Sunday, October 1, 2006
John Isaac: Master Printer
The former U.N. photographer shares his experiences in creating superior prints
For Isaac, the art of the print doesn't begin in the printer or even the computer, but in the camera at the moment of exposure. His experiences in the darkroom instilled in him the need to produce the best-quality file so that the final print would reflect his experience of the moment.
"Printing your own images is the only way to recognize the difficulties of making that final print look good when you're working from a poor-quality film or digital file," Isaac says. "You quickly learn that those mistakes made during shooting make creating a quality print harder."
Previsualization is a big part of Isaac's printing process. When evaluating a scene, he's considering how he hopes to interpret the moment on paper.
"In many ways, I'm an old-school photographer," he says. "I like to visualize my final print while I'm taking the photo. By doing this, I'm looking carefully at my image to see if and what areas may give me problems while printing, such as areas of very high contrast, which can be difficult to print, especially if the exposure is bad."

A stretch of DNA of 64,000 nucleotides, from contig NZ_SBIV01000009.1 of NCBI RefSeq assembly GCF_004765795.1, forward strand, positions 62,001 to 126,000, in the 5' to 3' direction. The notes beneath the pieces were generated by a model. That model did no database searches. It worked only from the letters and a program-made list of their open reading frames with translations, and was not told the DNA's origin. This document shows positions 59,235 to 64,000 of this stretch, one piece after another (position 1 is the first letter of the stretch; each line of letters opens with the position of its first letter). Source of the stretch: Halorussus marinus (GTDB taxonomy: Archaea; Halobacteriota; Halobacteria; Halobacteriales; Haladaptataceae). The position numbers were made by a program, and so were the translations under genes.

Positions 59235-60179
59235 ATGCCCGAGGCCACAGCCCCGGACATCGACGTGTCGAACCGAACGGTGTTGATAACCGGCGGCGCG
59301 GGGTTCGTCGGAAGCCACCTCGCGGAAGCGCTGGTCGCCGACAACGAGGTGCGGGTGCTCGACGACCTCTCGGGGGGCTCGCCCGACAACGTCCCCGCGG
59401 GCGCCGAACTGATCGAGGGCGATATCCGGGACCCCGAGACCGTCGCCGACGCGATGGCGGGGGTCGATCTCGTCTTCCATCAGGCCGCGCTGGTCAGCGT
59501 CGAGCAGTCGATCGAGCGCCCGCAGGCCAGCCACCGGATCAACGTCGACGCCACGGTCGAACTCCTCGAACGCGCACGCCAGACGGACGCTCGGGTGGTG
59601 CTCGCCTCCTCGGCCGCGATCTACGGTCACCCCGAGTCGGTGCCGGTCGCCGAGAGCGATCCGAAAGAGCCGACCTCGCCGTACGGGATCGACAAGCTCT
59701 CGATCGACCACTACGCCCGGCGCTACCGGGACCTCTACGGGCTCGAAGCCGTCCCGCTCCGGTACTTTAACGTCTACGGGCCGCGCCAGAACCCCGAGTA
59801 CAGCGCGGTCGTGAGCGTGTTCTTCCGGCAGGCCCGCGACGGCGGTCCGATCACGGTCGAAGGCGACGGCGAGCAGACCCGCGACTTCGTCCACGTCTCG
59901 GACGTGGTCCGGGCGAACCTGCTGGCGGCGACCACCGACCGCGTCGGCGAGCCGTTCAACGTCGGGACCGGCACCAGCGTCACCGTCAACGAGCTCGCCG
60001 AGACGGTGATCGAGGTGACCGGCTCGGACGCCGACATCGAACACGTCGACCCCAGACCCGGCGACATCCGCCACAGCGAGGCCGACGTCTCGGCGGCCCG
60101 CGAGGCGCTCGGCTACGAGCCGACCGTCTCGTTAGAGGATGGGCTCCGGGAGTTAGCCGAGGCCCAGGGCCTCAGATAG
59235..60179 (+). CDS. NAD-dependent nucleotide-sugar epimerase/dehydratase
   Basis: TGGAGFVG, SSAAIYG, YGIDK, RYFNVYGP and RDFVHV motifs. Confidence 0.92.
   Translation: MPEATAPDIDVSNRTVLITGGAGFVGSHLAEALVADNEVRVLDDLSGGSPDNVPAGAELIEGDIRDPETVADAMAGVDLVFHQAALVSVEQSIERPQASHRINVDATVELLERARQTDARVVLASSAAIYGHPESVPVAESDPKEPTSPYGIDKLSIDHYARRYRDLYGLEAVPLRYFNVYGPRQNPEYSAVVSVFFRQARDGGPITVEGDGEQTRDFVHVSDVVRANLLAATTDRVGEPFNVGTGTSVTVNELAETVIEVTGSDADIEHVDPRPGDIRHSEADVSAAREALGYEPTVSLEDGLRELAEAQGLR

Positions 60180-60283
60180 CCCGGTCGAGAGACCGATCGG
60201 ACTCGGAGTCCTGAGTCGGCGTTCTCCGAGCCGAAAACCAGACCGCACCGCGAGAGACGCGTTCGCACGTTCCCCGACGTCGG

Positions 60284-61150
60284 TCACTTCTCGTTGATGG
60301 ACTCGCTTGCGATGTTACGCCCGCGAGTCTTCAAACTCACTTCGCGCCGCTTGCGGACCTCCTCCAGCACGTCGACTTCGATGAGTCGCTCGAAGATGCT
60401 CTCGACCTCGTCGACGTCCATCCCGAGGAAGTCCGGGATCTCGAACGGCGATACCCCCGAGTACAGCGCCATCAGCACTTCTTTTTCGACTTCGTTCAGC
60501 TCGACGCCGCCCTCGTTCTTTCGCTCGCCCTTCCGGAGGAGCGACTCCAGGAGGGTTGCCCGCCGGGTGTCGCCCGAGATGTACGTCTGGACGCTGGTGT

By using tools such as the camera's histogram to evaluate the tonal range of a scene and saving the image in RAW to ensure color accuracy, Isaac often succeeds in creating a file that doesn't require "fixing" in Photoshop, but leaves him the flexibility to enhance the image in whatever ways he sees fit.
Working In Photoshop
When he opens an image in Photoshop, Isaac carefully monitors contrast and color with each enhancement that he performs. His years of experience have taught him that the success of a photograph is often rooted in the image's contrast and the quality of its color.
Isaac will use Levels and Curves adjustments to boost overall contrast. He then controls the viewer's experience of the print by using the traditional darkroom technique of dodging and burning, where he selectively darkens or lightens portions of the image. Because he knows that the human eye is drawn to the brightest portion of the print, he'll often enhance his prints to guide the eye to those elements of an image that he considers important.
"I tend to make slight color corrections after I do each move," Isaac says. "If I correct with Levels or Curves, or if I Burn and Dodge the image, I try to look at the image carefully to see how each step may or may not have affected color. If I see that the photo is tending toward a warmer tone, I can correct for this immediately. If I wait until the end of all my moves, the image may have shifted color in a variety of ways, with each step making it hard to determine what the best color balance should be."
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